Friday, August 6, 2010

The Spreckels mansion

What did we do before the internet? And more importantly -what did I do before blogging! I had so many emails and comments on yesterdays post and it's been quite the history lesson on the Spreckels Mansion in the Pacific Heights neighborhood of San Francisco. I thought I should sum it all up in a post so we're all on the same page on this beautiful mansion.
Built by Alma Spreckler (grande dame of San Francisco) and her husband Adolph Spreckels (his name comes second on purpose if you get my drift) from 1912-1913, the 55 room beaux-arts limestone mansion was designed by George Adrian Applegarth. Applegarth had graduated from the renowned Ecole des Beaux Arts in Paris and after returning home to the Bay Area, he designed many of the cities most famous properties. Applegarth was, for a time, partner with another graduate of the Ecole, Kenneth MacDonald, in the firm McDonald and Applegarth. They were young architects directly after the devastating 1906 earthquake which definitely helped their careers along! The partners split in 1912 during the construction of the Spreckels Mansion. Applegarth went on to a very long and prosperous career in the Bay Area, most famously the California Palace of the Legion of Honor in Lincoln Park for the Spreckels (which I briefly mention in an older post HERE). Alma lived in the house until her death in 1968. At one point she had the original front door, seen above, moved to the side where it currently is beneath a porte cochere. After her death, the house was divided into 4 full floor apartments until being sold by the family to Danielle Steele, who returned it to a single family residence.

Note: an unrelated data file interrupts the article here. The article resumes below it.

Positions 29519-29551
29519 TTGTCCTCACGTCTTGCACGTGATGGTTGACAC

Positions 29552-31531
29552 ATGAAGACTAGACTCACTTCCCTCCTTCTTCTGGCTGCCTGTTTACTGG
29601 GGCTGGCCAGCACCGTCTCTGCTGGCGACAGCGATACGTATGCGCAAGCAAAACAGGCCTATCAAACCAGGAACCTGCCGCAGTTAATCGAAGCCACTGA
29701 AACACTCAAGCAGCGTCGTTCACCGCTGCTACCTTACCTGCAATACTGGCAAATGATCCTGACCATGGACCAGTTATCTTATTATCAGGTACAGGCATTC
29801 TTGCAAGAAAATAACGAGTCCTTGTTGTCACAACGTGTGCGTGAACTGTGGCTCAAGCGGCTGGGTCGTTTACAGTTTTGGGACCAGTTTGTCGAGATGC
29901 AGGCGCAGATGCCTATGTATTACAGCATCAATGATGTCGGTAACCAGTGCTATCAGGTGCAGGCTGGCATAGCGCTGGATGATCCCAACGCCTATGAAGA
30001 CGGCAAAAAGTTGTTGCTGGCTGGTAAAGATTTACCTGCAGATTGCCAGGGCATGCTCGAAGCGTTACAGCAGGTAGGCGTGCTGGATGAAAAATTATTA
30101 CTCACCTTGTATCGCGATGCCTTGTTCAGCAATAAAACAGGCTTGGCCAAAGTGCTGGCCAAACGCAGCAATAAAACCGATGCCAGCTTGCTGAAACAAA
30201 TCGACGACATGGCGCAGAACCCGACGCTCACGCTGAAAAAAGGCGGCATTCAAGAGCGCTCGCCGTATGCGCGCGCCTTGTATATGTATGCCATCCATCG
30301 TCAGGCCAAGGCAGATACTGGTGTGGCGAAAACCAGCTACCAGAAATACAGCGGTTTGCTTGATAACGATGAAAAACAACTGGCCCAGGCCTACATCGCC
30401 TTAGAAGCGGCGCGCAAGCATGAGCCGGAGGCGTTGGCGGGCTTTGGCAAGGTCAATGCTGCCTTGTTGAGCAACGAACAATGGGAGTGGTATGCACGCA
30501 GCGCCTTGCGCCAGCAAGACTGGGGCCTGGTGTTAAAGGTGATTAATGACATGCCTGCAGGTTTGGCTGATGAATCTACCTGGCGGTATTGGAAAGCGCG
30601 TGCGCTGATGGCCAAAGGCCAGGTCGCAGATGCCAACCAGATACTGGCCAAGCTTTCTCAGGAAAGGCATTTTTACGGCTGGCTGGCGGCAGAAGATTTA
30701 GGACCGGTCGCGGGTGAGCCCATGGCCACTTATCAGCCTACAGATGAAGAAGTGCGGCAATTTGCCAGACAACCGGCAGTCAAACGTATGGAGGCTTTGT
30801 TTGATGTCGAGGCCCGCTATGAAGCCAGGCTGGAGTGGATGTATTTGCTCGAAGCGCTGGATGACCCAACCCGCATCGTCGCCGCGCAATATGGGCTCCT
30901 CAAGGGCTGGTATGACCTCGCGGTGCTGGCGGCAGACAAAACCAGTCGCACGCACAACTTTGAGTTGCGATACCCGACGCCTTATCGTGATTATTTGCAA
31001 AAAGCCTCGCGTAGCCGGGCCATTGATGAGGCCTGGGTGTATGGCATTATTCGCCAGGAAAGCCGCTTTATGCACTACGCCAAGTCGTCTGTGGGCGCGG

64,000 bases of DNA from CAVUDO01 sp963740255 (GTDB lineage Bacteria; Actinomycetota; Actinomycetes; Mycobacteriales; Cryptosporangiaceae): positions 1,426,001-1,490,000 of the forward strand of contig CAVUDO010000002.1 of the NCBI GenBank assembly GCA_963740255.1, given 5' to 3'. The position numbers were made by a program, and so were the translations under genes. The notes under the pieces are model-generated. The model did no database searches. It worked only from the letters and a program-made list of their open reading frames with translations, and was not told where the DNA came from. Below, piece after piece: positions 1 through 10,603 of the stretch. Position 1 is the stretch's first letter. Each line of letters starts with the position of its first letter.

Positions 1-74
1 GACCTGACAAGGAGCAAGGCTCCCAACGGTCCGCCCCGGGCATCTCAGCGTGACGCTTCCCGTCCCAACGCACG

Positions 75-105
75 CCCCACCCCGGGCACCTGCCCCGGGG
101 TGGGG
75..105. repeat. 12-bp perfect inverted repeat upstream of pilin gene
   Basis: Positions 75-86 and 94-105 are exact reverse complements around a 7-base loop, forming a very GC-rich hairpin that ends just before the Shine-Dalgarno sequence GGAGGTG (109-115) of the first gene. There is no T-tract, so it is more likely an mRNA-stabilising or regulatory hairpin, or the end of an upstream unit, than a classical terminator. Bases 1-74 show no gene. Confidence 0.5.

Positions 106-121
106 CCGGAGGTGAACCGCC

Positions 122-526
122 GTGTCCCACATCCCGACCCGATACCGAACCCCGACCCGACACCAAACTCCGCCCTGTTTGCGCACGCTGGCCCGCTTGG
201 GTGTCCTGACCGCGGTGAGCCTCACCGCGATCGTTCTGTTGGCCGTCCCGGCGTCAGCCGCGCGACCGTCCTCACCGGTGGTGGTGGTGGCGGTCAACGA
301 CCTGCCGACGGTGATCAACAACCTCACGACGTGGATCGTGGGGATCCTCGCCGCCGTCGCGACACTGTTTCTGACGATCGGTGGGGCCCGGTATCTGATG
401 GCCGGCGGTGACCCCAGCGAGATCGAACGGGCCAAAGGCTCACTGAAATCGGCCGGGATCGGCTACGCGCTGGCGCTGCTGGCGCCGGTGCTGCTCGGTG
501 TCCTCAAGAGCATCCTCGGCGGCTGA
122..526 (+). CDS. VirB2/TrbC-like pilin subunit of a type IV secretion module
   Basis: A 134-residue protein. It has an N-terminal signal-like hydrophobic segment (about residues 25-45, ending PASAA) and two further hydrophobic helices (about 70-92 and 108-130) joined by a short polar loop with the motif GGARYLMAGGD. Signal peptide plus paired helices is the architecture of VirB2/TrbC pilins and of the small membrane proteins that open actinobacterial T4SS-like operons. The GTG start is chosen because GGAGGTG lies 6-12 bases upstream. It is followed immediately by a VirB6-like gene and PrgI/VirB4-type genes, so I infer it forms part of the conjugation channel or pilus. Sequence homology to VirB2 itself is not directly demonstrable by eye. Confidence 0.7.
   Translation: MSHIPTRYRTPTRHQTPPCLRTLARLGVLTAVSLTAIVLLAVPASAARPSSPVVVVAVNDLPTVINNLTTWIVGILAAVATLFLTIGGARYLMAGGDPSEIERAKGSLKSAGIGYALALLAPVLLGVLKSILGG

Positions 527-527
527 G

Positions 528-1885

The house has been somewhat controversal since the day it was built, mainly through its' association with the gregarious and eccentric Alma Spreckels. Alma allowed the house to be used as the setting of a nightclub in the 1957 Frank Sinatra movie 'Pal Joey' (my grandma's favorite movie!). She also hosted garage sales on the property to raise money for numerous charities. However, the controversies don't stop after Alma; they continue under the current owner, the author Danielle Steele. Apparently Steele is chastized for not taking better care of the exterior of the house (despite numerous remodels of the interior over the years) and shrouding the house in TALL bushes, hiding it from Lafayette Park across the street. She likes her privacy I guess! However in the days of the Spreckels, the house was painfully lacking in landscaping, allowing the public to enjoy the beautiful home. Also, despite having an indoor garage and large outdoor parking court, Steele apparently is hogging parking permits for 24 street spots in a very congested area. Tsk, tsk Danielle!
Thanks to everyone who helped fill me in on this magnificent estate. If anyone knows of any interior photos, please send them my way!


Mel said...

I can't say that the faded glory look bothers me, but then I was raised on good old Southern Gothic - all kudzu and decaying farmhouses.

Regina Joi said...

You are a TRUE detective...Alma is pictured in her famous living room by the fireplace in Slim Aarons famous book of Society photographs...the one with CZ on the cover.